“Ladies and gentlemen,” [the conductor] cried. At the request of

Mr. Gatsby we are going to play for you Mr. Vladimir Tostoff ’s

latest work, which attracted so much attention at Carnegie Hall

last May. If you read the papers, you know there was a big

sensation.” He smiled with jovial condescension, and added:

“Some sensation!” Whereupon everybody laughed.

“The piece is known,” he concluded lustily, “as Vladimir

Tostoff ’s Jazz History of the World… .”

The passage is rife with subtle jokes. The composer’s mock-Russian name plays upon jazz’s trope of careless spontaneity: Tostoff = “tossed off.” His “jovial condescension” is directed at the absurdity of the idea that a Carnegie Hall, uptown audience could respond with enthusiasm, let alone the appropriate “sensation.” Stuffed shirts, they have no sensuality at all: “Some sensation!”

By contrast, the young ladies of the Jazz Age respond on Gatsby’s suburban lawn just as the music would have them respond: with a careless, libertine sensuousness, an openness to experience equal to the music’s own. The narrator continues: “When the Jazz History of the World was over, girls were putting their heads on men’s shoulders in a puppyish, convivial way, girls were swooning backward playfully into men’s arms, even into groups, knowing that someone would arrest their falls….” An odd response to a “History of ” anything, it is kinetic and empathic. They take on the spirit of the vibrations that pass through them

Most telling, they respond as if they could, like the music, sum up human history in their dance. Their summation lies in their gesture: a willingness to fall, “swooning backward playfully into men’s arms … knowing that someone would arrest their falls.” Such is the Jazz Age’s carefree version of the notion of felix culpa, the happy fall, not that it is happy that we fell from Eden by eating from the tree of knowledge, but that it can’t or won’t hurt, so why not? Chomp!

Certainly, the taste of that apple—the experience of this world—is worth a go. Pagans though they be, Fitzgerald’s Jazz Age dancers act as if, giving themselves up, they will not be taken advantage of, as if the disenfranchised are not exploited in the political and musical democracy that America represents. But of course, they are wrong: the novel explodes with demonstrations that, in fact, carelessness, like Daisy and Tom Buchanan’s, brings nothing but trouble. “They were careless people, Tom and Daisy—they smashed up things and creatures and then retreated back into their money or their vast carelessness, or whatever it was that kept them together, and let other people clean up the mess they had made….”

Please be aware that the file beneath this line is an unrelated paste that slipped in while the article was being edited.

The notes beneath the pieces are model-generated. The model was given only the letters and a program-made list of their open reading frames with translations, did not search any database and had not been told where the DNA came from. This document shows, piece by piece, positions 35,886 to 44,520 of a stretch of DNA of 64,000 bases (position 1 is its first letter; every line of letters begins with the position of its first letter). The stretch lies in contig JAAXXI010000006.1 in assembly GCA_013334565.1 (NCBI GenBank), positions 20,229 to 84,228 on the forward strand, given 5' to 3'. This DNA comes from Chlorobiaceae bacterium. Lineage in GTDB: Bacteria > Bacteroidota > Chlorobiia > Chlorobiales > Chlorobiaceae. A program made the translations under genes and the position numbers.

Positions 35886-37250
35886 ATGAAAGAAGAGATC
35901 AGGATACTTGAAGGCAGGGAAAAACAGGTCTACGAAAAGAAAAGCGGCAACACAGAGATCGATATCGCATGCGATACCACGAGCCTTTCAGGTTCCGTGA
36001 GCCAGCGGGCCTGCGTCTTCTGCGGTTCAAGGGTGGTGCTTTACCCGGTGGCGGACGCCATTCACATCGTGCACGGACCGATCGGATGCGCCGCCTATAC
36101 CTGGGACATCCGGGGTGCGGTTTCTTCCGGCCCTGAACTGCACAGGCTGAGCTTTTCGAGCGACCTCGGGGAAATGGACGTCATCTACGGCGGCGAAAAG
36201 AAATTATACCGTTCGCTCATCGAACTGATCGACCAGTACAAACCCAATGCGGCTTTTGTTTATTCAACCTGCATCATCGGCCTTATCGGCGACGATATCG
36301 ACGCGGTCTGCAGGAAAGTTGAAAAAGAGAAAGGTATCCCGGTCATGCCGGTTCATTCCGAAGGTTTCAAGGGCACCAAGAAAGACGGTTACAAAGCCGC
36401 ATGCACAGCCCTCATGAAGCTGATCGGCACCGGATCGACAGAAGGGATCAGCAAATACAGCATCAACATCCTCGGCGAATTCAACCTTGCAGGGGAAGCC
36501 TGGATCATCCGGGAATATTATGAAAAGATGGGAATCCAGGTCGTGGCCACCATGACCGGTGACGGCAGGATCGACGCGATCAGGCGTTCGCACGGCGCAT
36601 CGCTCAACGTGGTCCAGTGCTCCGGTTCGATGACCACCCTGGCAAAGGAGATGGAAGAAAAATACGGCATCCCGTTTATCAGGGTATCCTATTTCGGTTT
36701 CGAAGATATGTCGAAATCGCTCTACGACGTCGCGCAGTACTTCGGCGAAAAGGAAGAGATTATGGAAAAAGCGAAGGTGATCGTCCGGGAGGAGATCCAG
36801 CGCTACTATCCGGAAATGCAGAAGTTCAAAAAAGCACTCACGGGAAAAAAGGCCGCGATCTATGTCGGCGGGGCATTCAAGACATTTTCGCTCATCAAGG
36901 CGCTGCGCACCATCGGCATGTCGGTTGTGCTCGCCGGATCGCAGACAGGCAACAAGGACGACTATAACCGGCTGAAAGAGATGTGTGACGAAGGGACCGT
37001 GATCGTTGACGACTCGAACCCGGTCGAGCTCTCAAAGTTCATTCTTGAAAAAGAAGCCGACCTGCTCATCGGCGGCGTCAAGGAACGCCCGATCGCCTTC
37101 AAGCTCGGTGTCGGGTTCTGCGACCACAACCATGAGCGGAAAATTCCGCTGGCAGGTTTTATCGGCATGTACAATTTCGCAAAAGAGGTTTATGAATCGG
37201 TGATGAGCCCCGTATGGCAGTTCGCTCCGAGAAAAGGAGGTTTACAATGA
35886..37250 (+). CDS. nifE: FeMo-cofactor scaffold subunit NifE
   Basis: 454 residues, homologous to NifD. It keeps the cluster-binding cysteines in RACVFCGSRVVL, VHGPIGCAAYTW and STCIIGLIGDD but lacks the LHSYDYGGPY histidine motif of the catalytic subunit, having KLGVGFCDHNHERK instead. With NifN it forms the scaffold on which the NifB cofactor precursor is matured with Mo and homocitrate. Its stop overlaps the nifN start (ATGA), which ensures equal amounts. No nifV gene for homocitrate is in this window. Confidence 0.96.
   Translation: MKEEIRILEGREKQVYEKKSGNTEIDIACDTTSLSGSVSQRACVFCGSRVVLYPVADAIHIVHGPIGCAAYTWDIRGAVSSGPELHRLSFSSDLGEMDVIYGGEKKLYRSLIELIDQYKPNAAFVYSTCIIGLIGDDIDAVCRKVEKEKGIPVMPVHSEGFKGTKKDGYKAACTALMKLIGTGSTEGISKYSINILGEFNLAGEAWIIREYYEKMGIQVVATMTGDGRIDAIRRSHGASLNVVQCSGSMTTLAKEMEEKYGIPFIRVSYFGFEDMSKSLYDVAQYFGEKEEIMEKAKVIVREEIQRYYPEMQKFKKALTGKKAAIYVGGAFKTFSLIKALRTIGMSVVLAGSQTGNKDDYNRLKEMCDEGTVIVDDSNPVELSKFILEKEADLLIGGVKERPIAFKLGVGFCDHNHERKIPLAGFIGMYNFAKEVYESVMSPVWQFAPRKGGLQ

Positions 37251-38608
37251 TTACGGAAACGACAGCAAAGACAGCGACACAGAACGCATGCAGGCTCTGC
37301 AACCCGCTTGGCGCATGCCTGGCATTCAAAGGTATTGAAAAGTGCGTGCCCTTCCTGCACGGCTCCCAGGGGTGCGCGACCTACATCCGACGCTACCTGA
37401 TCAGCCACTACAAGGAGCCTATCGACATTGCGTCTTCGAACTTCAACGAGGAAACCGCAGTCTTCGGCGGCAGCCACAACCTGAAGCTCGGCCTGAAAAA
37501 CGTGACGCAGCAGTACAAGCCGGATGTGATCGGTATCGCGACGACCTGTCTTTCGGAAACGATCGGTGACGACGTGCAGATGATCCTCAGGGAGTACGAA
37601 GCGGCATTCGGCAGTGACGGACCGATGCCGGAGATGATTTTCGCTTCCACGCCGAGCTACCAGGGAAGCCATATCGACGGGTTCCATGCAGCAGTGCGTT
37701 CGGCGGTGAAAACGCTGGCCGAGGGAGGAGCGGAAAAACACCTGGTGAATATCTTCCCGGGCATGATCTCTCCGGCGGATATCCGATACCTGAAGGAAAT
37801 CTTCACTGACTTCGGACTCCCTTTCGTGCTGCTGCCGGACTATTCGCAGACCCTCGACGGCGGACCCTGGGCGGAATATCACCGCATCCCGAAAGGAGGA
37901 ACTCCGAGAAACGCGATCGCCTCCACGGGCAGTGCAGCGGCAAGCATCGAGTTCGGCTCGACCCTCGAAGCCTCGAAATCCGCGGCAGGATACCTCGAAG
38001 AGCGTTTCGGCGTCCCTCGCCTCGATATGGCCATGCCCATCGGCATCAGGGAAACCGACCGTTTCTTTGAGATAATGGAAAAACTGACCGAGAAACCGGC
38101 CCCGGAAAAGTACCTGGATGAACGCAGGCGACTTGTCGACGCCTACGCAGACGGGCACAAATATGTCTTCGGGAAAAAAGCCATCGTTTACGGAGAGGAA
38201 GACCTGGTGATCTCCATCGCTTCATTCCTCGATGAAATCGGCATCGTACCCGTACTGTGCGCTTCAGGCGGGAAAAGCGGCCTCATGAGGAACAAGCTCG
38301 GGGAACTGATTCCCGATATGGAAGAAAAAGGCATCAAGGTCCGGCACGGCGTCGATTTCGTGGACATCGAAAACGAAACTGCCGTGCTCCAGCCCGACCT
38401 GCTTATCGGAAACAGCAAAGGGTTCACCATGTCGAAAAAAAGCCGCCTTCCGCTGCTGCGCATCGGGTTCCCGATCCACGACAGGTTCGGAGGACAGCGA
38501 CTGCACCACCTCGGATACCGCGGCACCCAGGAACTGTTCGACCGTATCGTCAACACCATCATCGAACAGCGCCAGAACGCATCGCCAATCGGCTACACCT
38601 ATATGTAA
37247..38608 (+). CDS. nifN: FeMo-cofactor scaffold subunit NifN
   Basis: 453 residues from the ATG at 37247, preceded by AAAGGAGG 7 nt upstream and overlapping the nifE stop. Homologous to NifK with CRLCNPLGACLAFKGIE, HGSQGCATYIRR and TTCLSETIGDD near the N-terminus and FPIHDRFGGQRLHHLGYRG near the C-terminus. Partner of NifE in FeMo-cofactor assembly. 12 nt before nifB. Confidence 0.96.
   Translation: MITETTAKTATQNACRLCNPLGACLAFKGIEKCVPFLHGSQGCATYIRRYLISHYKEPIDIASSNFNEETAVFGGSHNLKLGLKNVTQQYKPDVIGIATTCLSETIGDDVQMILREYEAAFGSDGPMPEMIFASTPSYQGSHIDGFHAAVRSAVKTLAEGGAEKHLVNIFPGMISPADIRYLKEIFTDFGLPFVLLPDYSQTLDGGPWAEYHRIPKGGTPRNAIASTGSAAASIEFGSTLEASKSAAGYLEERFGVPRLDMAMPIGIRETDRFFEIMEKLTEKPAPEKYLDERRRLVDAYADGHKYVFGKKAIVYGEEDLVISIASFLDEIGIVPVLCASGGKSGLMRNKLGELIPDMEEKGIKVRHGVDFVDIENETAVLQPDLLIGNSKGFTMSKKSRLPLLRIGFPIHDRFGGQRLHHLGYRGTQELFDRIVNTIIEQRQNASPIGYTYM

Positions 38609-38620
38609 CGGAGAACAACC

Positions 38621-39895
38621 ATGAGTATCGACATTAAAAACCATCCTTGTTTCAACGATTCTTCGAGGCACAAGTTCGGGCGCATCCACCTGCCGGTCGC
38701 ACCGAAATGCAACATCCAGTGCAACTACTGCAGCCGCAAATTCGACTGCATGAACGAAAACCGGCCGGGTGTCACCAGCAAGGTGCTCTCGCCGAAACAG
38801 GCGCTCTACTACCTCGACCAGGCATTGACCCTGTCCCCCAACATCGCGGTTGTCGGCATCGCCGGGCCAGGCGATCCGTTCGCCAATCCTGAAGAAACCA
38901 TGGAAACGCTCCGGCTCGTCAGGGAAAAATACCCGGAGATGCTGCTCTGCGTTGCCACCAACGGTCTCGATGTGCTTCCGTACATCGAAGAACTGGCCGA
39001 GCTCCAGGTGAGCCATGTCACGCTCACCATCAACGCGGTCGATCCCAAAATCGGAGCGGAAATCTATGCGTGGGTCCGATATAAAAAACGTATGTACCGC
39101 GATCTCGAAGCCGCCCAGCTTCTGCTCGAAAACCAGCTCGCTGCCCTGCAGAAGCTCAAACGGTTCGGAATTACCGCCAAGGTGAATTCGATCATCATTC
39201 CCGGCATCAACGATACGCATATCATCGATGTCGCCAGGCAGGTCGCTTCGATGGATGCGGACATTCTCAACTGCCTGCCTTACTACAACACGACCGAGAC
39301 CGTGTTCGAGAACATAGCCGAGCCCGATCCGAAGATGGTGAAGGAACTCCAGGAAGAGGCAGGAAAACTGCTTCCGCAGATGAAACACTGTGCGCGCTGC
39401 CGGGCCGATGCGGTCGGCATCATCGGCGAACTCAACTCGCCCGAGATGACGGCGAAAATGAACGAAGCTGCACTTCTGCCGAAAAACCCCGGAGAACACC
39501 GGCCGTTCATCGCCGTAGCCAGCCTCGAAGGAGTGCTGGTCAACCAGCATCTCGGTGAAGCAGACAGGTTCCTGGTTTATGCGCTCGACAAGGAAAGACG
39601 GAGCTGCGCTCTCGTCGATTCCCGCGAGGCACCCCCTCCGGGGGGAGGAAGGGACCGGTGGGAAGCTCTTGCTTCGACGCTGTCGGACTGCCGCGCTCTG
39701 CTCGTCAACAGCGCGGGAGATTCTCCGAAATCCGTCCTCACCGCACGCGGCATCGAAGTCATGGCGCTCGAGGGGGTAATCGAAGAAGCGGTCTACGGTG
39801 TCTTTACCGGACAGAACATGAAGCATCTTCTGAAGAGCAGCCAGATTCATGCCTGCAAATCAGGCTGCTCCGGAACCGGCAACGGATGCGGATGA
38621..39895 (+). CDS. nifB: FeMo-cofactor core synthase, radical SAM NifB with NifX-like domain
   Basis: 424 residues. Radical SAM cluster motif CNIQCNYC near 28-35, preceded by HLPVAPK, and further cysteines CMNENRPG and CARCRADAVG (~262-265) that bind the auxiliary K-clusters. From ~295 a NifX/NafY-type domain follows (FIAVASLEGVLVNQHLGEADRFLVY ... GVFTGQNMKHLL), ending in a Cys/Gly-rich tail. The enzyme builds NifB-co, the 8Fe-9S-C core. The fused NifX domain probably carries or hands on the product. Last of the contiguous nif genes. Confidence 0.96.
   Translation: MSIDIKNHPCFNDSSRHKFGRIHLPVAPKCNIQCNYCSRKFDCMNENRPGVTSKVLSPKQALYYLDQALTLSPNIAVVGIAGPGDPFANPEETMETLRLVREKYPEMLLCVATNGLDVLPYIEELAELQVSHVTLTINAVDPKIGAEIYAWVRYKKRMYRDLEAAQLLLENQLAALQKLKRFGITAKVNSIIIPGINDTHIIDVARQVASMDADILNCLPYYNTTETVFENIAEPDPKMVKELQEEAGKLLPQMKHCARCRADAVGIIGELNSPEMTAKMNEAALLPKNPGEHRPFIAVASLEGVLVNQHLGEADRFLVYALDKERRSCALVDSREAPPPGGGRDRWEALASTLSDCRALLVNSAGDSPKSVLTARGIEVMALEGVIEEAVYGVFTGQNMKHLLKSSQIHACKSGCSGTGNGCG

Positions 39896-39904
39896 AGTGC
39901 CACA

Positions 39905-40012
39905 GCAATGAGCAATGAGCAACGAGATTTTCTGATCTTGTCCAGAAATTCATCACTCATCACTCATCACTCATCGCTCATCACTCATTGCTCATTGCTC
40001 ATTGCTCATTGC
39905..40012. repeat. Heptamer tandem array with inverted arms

Improvisation’s carelessness is then both solution and problem. One reason narrator Nick Carraway is first “carried away” by the allure of the Buchanan’s East Egg carelessness is that in his native “[Mid-]West … an evening was hurried from phase to phase toward its close, in a continually disappointed anticipation or in sheer nervous dread of the moment itself.” Gatsby alone in the end is “exempt from [Nick’s] reaction.” Gatsby’s every act—from silk shirts to mansions in West Egg—is calculated toward a single end, winning Daisy. Sometimes thoughtfulness, even wrongheaded thoughtfulness, is the higher value, sometimes thoughtlessness.

Q: What is the best thing that improvisation has done for New Orleans? And the worst?

Fertel: Well, I could just say it helped shape Louis Armstrong, who invented the jazz solo, and leave it at that. Louis was a constant improviser, including in the collages he created on the reel-to-reel tape boxes that were recently shown at the New Orleans Jazz Museum (seen above in our flyer).

The only thing comparable to our invention of jazz improvisation, our gift to the modern world, as our conference proposes, was our role in creating the model for historic preservation, the tout ensemble approach, an idea that evolved, was improvised, out of a loose knit band of preservationists. In saving the French Quarter the little band revolutionized thinking among preservationists all over the nation.

There is talk of another conference on improv next year perhaps. There are so many disciplines and arts that improvisation touches. Improv is a meme in the business innovation world.

And I would like to explore urban planning. Jane Jacobs, enemy par excellence of rationalist-driven master plans, saw the “art form” and “complex order” of the city to be characterized by freedom and to be the result of improvisation:

“Under the seeming disorder of the old city, wherever the old city is working successfully, is a marvelous order for maintaining the safety of the streets and the freedom of the city. It is a complex order. Its essence is intricacy of sidewalk use, bringing with it a constant succession of eyes. This order is all composed of movement and change, and although it is life, not art, we may fancifully call it the art form of the city and liken it to the dance — not to a simple-minded precision dance with everyone kicking up at the same time, twirling in unison and bowing off en masse, but to an intricate ballet in which the individual dancers and ensembles all have distinctive parts which miraculously reinforce each other and compose an orderly whole. The ballet of the good city sidewalk never repeats itself from place to place, and in any one place is always replete with new improvisations.”